Organizing on the Streets: A Study of Reclaimers in the Streets of Cape Town8. On Organizing8.1 Challenges to Organizing ReclaimersThere are many challenges to organizing in these areas. Apart from the spaces immediatelyoutside the buy-back centres – which are on main roads and behind small storefronts – there areno common meeting places for collectors. Owners of the buy-back centres and the homeownersand shop-owners actively discourage loitering. One reclaimer reported a police car making arrestsof reclaimers in the Salt River-Woodstock area.In the case of Salt River-Woodstock, except for a few church-run soup kitchens, no-one spoke ofany community-based organizing in this area. One person mentioned that some reclaimers “blewit” for the rest of them: “There was Loaves and Fishes [a church initiative] who used to help uswith food. There is a lot of trouble now, it’s Christmas time – reclaimers are using drugs andsometimes they are very rude”. People do not live in the same area – Salt River – but come fromall over. There is suspicion and competition between collectors. Most reclaimers do not earn muchand those that hustle seem uninterested – time is money. There is also a high level of alcoholism.In the Philippi-Gugulethu and the Khayelitsha areas, however, there appeared to be a greaterscope and a longer history of forms of organizing. A number of organizations are active, fromNGOs and church organizations to instances of self-organization of the reclaimers themselves. 22A woman from the Samora Machel informal settlement, involved in a community-based project,complained that the councillor in her area was making their situation more difficult. Thecouncillor was formerly from the ANC and she is now from the COPE 23 to which she defected.The councillor had evicted them from the Tsoga building where they were conducting theirreclaiming projects, and they are struggling to get the building back. They have contacted theCape Town municipality, which had erected the building at their request, but no progress hasbeen made as yet.A woman from Langa – reclaiming in the same Philippi-Gugulethu area – said that the people inthe area call them “Mabuyaze” i.e. “come back with nothing”. She said that this did not discouragethem and they will not give up the project because it is their only source of income. She explainedthat it is really difficult because it takes about two weeks to make a beam full of scrap bottles andshe gets about R1 000 after two months.The co-ordinator of the Samora project is also an ANC organizer whereas many of her project’scolleagues belong to other political parties, such as the United Democratic Movement and thePan Africanist Congress. The ANC councillor has been asking the woman to leave the projectand become fully involved in the ANC. She has refused to do so because she does not want toabandon the women in her project with whom she has been working since 1998 and who live inthe same area.Reclaimers also work in fear of being harassed by the police and are often accused of stealing fromtheir communities. They are routinely and unnecessarily questioned by the police. As a result, theywere afraid of the interviewers, thinking that we were working with the police. They said thingsare difficult for them because the police harass them almost every day. However, they explainedthat they have a good working relationship with the owner of the buy-back centre.Some people explained that their health is deteriorating as they are continually exposed toharmful substances but they have to work because they do not qualify for social grants. Someof the challenges experienced include that the bins are very dirty – there is spoilt food, sputum,sanitary pads, dead cats, rats, disposable nappies and all sorts of garbage. They claim that they22 For a list of such organizations and a brief history of each see Appendix 1.23 The Congress of the People is a political party comprising largely members who defected from the AfricanNational Congress after its 2008 National Conference at Polokwane in Limpopo Province.17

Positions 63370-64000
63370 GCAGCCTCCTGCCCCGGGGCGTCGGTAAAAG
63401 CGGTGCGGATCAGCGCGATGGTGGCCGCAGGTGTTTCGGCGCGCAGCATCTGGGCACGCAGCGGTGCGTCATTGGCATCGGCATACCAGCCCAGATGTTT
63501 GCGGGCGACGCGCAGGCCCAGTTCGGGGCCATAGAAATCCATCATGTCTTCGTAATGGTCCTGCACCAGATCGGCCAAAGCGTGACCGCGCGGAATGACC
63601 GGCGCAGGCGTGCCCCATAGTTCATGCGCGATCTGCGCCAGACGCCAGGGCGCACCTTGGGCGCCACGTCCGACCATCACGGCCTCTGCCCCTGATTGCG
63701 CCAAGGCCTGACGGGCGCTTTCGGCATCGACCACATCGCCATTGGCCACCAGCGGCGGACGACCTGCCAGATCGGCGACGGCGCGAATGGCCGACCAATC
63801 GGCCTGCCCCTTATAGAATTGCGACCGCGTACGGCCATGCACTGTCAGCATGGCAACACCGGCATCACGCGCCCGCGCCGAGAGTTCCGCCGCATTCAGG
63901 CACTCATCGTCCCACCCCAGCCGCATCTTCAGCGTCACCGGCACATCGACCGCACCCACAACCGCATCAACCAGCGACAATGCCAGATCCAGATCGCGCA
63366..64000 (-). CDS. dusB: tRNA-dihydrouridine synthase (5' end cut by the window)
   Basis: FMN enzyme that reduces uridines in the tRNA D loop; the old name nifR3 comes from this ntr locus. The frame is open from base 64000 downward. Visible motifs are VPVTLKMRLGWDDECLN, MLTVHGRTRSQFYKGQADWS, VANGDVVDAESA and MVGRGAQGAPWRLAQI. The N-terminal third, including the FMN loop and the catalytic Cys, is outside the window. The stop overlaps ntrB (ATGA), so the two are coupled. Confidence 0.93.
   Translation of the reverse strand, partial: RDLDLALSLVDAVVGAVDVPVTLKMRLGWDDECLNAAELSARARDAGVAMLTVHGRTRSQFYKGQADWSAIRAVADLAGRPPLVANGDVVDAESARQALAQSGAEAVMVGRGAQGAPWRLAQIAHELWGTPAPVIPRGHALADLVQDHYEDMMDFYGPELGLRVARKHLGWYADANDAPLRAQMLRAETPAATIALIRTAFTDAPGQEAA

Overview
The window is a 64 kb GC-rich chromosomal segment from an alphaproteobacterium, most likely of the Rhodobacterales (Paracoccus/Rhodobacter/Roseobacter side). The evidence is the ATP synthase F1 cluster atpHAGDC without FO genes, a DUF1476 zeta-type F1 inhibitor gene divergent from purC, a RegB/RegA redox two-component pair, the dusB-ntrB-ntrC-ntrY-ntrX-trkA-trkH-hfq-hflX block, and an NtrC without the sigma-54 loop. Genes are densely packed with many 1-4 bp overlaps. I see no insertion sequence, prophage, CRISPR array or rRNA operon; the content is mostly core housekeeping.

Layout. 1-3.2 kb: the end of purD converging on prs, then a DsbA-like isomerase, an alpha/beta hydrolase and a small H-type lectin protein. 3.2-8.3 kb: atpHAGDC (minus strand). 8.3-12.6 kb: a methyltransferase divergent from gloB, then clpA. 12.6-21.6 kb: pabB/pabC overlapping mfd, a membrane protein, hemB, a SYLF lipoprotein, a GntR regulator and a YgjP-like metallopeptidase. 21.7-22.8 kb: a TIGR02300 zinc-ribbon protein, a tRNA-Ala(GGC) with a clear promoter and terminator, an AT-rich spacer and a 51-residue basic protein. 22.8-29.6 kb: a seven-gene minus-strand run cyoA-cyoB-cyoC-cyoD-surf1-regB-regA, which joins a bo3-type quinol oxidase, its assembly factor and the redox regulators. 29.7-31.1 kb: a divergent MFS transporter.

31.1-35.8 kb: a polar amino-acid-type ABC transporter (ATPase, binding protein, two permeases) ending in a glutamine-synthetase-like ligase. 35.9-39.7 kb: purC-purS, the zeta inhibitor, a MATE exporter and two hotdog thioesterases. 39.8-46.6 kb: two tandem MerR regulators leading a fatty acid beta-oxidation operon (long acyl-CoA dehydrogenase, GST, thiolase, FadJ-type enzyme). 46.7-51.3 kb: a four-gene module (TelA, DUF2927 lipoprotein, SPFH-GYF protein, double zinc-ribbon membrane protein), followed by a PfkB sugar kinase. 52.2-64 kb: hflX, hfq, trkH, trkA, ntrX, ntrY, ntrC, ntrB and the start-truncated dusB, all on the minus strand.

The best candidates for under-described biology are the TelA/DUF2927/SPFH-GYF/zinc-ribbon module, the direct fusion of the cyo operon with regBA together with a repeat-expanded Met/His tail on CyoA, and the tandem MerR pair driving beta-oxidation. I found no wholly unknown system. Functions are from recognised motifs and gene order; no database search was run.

WIEGO Organizing Brief No. 4are susceptible to all forms of diseases. Sometimes people throw human waste over the waste andprotective clothing is a necessity. They claim that they have no protective clothing when searchingthrough the refuse bins.In winter it becomes extremely difficult because of Cape Town’s rainy season. “We wish to getworking materials like gloves because the bottles are damaging our hands”. Reclaimers sellingmetal and other solid waste products claim that some of their colleagues have been diagnosedwith tuberculosis and are either undergoing treatment or have absconded and yet continue tobe exposed to the health hazards because they need to earn a living. One middle-aged womancomplained about chest pains and night coughs. She is of the opinion that her condition is as aresult of scratching in waste and because there is no running water and toilets where they stayin the Europe informal settlement. For elderly women and men in their 70s and 80s from theMasibambane project, working under these conditions is a huge challenge given their fragile stateof health. They are not in a position to fully participate in waste-reclaiming hence they believe inthe principle of sharing with those who are less fortunate to get extra cash. They are also exposedto dangerous situations, such as rape and robbery.8.2 Possibilities for OrganizingMost of the organizations interviewed are involved in setting up income-support projects aimedat helping reclaimers to bolster their earnings, such as sewing, health and nutrition projects.Reclaiming is seen as an individual effort which must be supplemented by other activities tosustain livelihoods. For example, the sewing group under Kolping primarily focuses on sewing;waste is collected for textiles; and clothing material for the sewing project.The study found that these organizations are not organizing around reclaiming; nor arethese instances of reclaimers contesting the terms of their exploitation and insertion into therecycling industry.However, there are instances in which groups of reclaimers come together to collectively organizetheir work. These are self-initiatives driven by their own interests to obtain reasonable paymentsat the end of the day. They organize their work by sharing duties and combine all waste collectedto sell this where they will share the proceeds equally.These groups’ main focus is waste-reclaiming and they are directly involved in the collection andselling of recyclables. There are no intermediaries in this chain. Self-organizing around reclaimingcould be used to refer to these groups because they have themselves formed informal collectivesas a result of reclaiming. However, these groups have not – at least insofar as it was possible todiscern from the interviews – on this basis tried to change the power relations between themselvesand buy-back centres. Their concern is merely to ensure that they collect sufficient amounts to getat the very least a decent payout. They are not, as yet, organizing around the known challenges ofhealth risks and paltry payouts by buy-back centres. They simply have no time to deal with thesechallenges. These formations are like fluid structures – members come and go and they are notobligated to any rules or standards.However, there is a third category of organized groups. This comprises organizations that havestarted off with a particular focus, but have then been somewhat transformed, by the reclaimersthemselves, into something else. One such organization is Tsoga, in Langa, which brought localcommunities to work together on issues such as littering, food gardening, the greening of parks,nursery care, beading and weaving, sewing and glass recycling. Today the reclaimers in Langasee Tsoga as their own organization standing up against a local councillor who threatens to closeit down.Another example is the Cart Horse Association in Philippi, which started as an initiative of theSPCA to protect horses (which are often used by reclaimers in Cape Town for transport) from18